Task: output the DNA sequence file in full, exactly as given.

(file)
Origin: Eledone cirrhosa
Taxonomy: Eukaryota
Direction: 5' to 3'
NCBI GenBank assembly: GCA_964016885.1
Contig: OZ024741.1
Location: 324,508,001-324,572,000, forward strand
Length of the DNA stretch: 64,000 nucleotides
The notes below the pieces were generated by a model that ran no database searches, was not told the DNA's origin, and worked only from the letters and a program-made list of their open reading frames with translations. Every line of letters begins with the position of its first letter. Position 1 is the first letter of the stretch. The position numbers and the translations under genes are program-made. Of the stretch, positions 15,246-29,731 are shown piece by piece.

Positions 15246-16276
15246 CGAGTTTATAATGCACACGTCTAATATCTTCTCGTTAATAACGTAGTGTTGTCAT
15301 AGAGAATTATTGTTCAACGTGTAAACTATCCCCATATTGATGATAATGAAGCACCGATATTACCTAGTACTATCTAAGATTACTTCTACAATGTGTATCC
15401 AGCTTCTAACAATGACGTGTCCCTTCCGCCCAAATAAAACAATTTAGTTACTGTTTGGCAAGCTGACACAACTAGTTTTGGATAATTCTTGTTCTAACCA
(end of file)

Origin: Eledone cirrhosa
Taxonomy: Eukaryota
Direction: 5' to 3'
NCBI GenBank assembly: GCA_964016885.1
Contig: OZ024741.1
Location: 324,508,001-324,572,000, forward strand
Length of the DNA stretch: 64,000 nucleotides
The notes below the pieces were generated by a model that ran no database searches, was not told the DNA's origin, and worked only from the letters and a program-made list of their open reading frames with translations. Every line of letters begins with the position of its first letter. Position 1 is the first letter of the stretch. The position numbers and the translations under genes are program-made. Of the stretch, positions 15,246-29,731 are shown piece by piece.

Positions 15246-16276
15246 CGAGTTTATAATGCACACGTCTAATATCTTCTCGTTAATAACGTAGTGTTGTCAT
15301 AGAGAATTATTGTTCAACGTGTAAACTATCCCCATATTGATGATAATGAAGCACCGATATTACCTAGTACTATCTAAGATTACTTCTACAATGTGTATCC
15401 AGCTTCTAACAATGACGTGTCCCTTCCGCCCAAATAAAACAATTTAGTTACTGTTTGGCAAGCTGACACAACTAGTTTTGGATAATTCTTGTTCTAACCA